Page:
"It is an issue, no question. In my experience it's less of an issue than it used to be because there is greater awareness and sadly we have had a couple of tragic accidents. It's a summer job and there is a lot of sweat and thirst and a lot of farmers put on a couple of beers after a main shear. In 30 degree heat we all feel like a beer, but when these guys haven't eaten and have an hour's drive to get back to town it's not a good recipe."
One year Wills treated his shearers to a round of ice-cream. He got some odd looks, but it was still appreciated.
Morrell invites police to pull over any of his vans for alcohol testing and carries out drug tests on his top performing team. To date he has resisted breath testing them, but it is something he is considering, if only to present evidence of their clean record.
He believes it would be pointless and unworkable if contractors were held responsible for their gangs after working hours, as suggested by Crerar.
Problems are few and excessive drinkers need to take responsibility themselves.
"Whatever happened in Heriot was a one-off situation. The host responsibility [suggestion] is too far in one direction. The pity of it is we have people in the shearing industry who are world champions and take their jobs seriously and we are being tarnished with the same brush."
A 20-hectare block near Rolleston acts as HQ for Pullin's shearing operations. The office has expanded the last few years and there is a new home theatre for shearing conferences and, of course, to optimise compulsory viewing of the big rugby games with family and mates.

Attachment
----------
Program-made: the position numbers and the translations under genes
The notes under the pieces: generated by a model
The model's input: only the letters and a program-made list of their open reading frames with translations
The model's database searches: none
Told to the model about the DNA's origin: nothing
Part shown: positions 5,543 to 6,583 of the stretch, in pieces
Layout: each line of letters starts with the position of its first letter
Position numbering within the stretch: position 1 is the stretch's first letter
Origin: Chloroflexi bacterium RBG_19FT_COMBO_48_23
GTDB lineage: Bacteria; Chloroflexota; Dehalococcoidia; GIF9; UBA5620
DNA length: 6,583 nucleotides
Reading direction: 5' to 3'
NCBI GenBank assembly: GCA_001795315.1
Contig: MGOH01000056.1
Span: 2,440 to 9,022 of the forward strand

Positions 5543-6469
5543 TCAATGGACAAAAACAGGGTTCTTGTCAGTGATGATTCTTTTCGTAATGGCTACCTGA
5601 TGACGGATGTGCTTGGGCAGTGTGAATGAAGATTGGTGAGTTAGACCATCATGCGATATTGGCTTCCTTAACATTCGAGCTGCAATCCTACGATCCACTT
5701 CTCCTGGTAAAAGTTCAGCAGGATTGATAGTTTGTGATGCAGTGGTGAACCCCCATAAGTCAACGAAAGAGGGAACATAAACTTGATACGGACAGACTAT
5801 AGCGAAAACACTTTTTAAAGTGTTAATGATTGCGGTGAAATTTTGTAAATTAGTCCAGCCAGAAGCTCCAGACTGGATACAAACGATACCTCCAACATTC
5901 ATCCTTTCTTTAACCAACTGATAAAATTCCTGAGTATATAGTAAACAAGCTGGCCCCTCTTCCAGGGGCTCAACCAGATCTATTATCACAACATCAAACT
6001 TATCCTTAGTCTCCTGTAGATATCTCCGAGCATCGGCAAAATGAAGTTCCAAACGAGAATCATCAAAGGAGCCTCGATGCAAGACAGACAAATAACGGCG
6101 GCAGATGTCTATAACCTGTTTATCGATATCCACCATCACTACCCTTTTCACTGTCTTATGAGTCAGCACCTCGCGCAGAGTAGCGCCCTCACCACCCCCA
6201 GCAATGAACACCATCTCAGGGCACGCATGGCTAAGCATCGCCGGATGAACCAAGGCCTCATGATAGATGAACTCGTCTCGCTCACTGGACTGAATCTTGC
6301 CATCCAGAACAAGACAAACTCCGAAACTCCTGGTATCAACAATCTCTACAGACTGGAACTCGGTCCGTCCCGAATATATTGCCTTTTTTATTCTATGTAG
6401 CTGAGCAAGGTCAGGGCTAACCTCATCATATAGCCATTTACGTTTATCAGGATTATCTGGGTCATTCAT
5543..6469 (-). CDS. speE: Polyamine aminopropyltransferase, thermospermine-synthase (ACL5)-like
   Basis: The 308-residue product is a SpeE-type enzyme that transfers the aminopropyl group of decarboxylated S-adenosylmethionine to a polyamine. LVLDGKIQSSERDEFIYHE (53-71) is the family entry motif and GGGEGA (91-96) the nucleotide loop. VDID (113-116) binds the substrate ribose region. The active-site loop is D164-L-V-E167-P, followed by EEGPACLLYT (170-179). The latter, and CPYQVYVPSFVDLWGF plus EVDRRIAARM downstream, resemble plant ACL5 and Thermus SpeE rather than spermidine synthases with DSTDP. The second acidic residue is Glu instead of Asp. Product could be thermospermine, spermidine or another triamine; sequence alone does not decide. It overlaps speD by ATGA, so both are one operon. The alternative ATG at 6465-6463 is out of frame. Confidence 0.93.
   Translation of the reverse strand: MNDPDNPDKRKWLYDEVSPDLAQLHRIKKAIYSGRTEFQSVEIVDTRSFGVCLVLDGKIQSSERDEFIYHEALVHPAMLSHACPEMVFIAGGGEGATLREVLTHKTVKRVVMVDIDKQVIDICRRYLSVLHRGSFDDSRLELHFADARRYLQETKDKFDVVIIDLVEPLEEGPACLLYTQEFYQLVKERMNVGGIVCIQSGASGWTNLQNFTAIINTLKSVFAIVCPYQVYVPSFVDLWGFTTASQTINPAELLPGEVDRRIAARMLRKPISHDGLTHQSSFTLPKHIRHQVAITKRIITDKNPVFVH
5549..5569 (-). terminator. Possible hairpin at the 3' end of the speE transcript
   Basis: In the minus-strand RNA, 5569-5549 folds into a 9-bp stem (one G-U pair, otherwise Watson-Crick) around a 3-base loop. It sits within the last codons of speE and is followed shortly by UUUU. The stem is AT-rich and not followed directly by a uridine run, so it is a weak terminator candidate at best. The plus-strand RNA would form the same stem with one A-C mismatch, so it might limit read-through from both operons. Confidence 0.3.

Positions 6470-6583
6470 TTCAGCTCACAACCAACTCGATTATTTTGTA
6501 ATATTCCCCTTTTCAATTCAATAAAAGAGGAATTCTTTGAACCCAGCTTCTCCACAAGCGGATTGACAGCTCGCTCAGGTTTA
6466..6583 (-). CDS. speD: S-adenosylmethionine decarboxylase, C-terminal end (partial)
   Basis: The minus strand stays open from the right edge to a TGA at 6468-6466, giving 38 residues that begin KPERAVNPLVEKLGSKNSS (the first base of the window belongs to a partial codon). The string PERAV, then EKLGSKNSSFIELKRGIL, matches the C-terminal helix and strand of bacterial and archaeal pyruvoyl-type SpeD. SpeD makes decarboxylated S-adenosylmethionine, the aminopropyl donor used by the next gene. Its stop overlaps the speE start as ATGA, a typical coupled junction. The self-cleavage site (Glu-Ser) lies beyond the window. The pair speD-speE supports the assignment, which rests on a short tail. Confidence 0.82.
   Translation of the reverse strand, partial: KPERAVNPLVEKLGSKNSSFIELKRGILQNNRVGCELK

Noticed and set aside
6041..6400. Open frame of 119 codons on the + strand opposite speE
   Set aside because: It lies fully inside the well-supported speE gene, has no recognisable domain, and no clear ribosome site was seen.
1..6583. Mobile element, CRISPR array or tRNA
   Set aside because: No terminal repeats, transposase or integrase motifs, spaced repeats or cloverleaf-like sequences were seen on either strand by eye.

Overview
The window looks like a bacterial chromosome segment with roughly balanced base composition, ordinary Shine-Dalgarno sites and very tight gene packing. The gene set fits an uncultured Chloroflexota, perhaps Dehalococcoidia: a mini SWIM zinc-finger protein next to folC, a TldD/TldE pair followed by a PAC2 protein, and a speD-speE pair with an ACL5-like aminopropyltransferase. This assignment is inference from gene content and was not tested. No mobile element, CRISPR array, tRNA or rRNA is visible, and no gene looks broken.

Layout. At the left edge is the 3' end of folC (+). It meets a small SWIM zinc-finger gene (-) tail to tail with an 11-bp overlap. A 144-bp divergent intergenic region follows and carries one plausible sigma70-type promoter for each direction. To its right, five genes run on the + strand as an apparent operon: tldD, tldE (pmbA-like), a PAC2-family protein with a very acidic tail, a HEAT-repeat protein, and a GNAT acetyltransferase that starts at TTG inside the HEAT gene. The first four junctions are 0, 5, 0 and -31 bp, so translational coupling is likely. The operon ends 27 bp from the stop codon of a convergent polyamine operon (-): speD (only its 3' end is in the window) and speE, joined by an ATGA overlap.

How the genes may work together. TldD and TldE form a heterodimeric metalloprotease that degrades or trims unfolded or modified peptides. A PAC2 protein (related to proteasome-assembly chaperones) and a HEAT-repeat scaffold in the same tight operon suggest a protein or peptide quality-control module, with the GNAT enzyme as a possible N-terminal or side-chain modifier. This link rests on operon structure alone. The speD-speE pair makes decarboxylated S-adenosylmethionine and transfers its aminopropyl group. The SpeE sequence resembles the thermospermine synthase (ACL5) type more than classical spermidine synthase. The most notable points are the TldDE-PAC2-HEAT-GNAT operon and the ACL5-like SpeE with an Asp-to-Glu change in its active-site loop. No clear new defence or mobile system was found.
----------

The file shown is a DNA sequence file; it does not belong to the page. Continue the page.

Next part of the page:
Outside is a large workshop and a fleet of vehicles to get shearers and wool handlers to the next job.
In the warm office a small dog sits in the corner basking in the sun.
Pullin rises from his seat and with the fingers of his left hand tries to number off the fatalities involving alcohol and shearing in the South Island.
He gets to Adamson and can't think of another. There are surprisingly few.
Later on, he remembers a few other farmers' sons who have lost their lives.
The final tally is not the point, he says. Even one death is too many.
"From what we have gone through, no-one needs to lose a son whatsoever to drink driving or any form of road accident."
Sadly, Pullin and his wife speak from experience.
No alcohol or high speed was involved, but their son, Phillip, died last year as a passenger in a car colliding with a pole in Christchurch when the driver was distracted by loud music and passenger voices and lost control.
He takes his drinking host responsibilities seriously as boss of his gang in a patch extending through central Canterbury.
There are rules to be followed on his watch. Rule No 1 in place the last few years is there will be no alcohol in his vehicles.
The boss also introduced random breathalysing. Other shearing gangs have taken this further and breathalyse every morning.